Taipei is an amazing city. I intended to get out about the country more, but ended up spending almost all my time here. We i did get out and about the country the language barrier seemed to increase tenfold and made everything extremely hard. You have to laugh when you catch yourself dancing like a duck in a restaurant to tell them what you want.
I have eaten some interesting food the second time through this city. The best i will tell you about first.
I was wandering around Ximen thinking that i hadn’t found anywhere i would have to visit twice before i left. Then i stopped at a duck place, with no english signs or speakers. One short dance later i was served a small bowl of noodle soup and a plate of cleavered duck.
It was amazing. I am going to go back there again for lunch today. After looking around i couldn’t even find a chinese menu. I think the only thing you could actually pick in this place was thick or thin noodles.
The others i will detail in eating order.
Arriving completely hangover and worn out from down south, all i wanted was a simple meal and sleep. I entered what appeared to be a Japanese curry restaurant. Sorry no name taken down. I got a beef and onion curry with rice. I have fond memories of eating Japanese curries as a kid, with many Japanese family’s growing up in my valley.
This one came out as a brown slop on a large plate. And it was just what i was looking for.
The next day i decided i was still worn out and needed some comfort food. You guessed it Pho Tai. So on recommendations form Hungrygirl in Taipei, i headed down the metro to Pho Hoa. It is a weird place that also sells japanese/american sushi. I ordered a big bowl of steak pho. It came out looking right, and first taste of the broth told me that this was pretty good. But then the first problem. They only bought me plate with lime and basil. No bean sprouts (and lime is also a little weird, normally lemon). On closer inspection i saw there were a few bean sprouts floating around in the broth, but nothing exciting. Upon adding the sauces, basil and some lime i got into it. The second thing that hit me was the noodles were extra thin, not big fat ones like you normally get in Australia. They weren’t bad though. All in all, good pho. Not Quan Thanh by any means, but still good pho. I’m not sure what the go with the little bread things was, keep you busy while you wait?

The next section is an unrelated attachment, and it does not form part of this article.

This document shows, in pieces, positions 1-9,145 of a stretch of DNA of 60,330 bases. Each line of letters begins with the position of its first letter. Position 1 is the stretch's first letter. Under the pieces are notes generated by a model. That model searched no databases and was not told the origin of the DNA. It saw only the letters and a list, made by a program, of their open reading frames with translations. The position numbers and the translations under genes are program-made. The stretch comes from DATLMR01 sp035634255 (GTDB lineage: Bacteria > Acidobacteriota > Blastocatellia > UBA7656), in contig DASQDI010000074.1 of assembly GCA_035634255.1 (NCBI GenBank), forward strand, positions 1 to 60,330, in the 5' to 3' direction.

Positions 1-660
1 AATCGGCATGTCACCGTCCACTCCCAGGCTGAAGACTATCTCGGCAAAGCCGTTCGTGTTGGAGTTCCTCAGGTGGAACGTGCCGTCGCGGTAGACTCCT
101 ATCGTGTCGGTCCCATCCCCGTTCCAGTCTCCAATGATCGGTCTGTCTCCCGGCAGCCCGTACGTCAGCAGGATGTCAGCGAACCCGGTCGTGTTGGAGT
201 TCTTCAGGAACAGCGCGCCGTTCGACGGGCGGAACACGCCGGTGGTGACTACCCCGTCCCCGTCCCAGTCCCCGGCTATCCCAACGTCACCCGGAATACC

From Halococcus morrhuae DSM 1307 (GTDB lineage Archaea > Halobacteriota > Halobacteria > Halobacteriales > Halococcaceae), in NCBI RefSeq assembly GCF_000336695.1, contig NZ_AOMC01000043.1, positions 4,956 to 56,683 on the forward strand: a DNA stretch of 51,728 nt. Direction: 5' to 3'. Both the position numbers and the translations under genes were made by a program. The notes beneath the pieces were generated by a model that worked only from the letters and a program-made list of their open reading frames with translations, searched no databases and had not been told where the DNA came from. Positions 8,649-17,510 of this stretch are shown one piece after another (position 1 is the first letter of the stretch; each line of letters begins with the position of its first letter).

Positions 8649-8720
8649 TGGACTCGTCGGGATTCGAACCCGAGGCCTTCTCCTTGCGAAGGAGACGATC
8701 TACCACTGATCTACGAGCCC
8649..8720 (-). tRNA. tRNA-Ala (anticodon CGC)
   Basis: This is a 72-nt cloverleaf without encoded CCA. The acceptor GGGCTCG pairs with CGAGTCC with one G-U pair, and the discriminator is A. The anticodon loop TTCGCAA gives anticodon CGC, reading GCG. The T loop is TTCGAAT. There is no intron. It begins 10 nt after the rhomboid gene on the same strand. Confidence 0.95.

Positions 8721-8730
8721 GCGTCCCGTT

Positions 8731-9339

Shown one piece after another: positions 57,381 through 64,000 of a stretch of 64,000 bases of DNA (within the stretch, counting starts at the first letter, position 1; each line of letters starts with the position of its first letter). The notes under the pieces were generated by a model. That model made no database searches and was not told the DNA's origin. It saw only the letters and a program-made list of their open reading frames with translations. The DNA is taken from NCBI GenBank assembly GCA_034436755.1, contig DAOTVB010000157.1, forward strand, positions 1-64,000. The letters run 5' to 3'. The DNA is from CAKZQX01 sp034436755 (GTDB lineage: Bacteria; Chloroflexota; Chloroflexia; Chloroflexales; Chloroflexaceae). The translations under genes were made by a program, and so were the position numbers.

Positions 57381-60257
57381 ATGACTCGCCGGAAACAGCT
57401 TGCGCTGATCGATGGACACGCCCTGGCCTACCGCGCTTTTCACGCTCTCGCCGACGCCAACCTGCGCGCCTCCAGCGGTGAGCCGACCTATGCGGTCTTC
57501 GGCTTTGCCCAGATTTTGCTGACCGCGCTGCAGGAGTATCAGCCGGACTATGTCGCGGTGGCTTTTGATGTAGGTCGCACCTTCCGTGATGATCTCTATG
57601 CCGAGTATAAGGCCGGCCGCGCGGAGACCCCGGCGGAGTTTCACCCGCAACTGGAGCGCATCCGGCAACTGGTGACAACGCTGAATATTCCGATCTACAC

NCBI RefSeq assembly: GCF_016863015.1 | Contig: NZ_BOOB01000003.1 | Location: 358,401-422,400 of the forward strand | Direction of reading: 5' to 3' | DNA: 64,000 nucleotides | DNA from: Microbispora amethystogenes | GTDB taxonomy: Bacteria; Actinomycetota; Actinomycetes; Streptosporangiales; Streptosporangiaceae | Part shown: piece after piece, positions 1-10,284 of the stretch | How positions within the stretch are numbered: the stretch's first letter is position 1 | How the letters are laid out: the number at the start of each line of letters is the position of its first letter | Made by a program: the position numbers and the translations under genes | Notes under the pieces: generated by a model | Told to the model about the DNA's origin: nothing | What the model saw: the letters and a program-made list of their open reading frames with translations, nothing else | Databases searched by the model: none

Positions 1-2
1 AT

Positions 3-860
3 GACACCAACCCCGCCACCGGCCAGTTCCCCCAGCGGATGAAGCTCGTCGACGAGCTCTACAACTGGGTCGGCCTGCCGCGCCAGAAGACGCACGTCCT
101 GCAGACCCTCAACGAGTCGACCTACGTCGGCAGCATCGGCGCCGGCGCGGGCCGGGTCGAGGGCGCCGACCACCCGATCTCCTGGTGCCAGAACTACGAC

Later that night i did actually get to Dan Tai Fung. And i got to eat the famous soup dumplings. The dumplings were excellent, if a little salty. I also got some seasonal greens (another of my favourites) and some shrimp fried rice.
Unfortunately by the time they got the rice to me everything else was cold. The greens were good with large chunks of garlic throughout, and a strange tahini aftertaste.
Beside that i tried on of the chain stores i see everywhere, Yoshinoya (cheers Fold), which turned out to be japanese again. I got some sort of pork omelet on rice, miso soup and young soy beans. The standout here was the young soybeans. They are awesome. Fold tells me they eat them at the food bars in Japan.
On my last day here i decided to try get something really Taiwanese for breakfast and followed the swarm into a food court near the train station. I looked around and saw a couple of people eating this, which looked more traditional than some of the thing i saw. It was a mussel omelet and noodle soup. Everything was very very gelatinous. I ate about half and ran away.
A picture of Fort San Domingo. A old Spanish fort near the mouth of the river.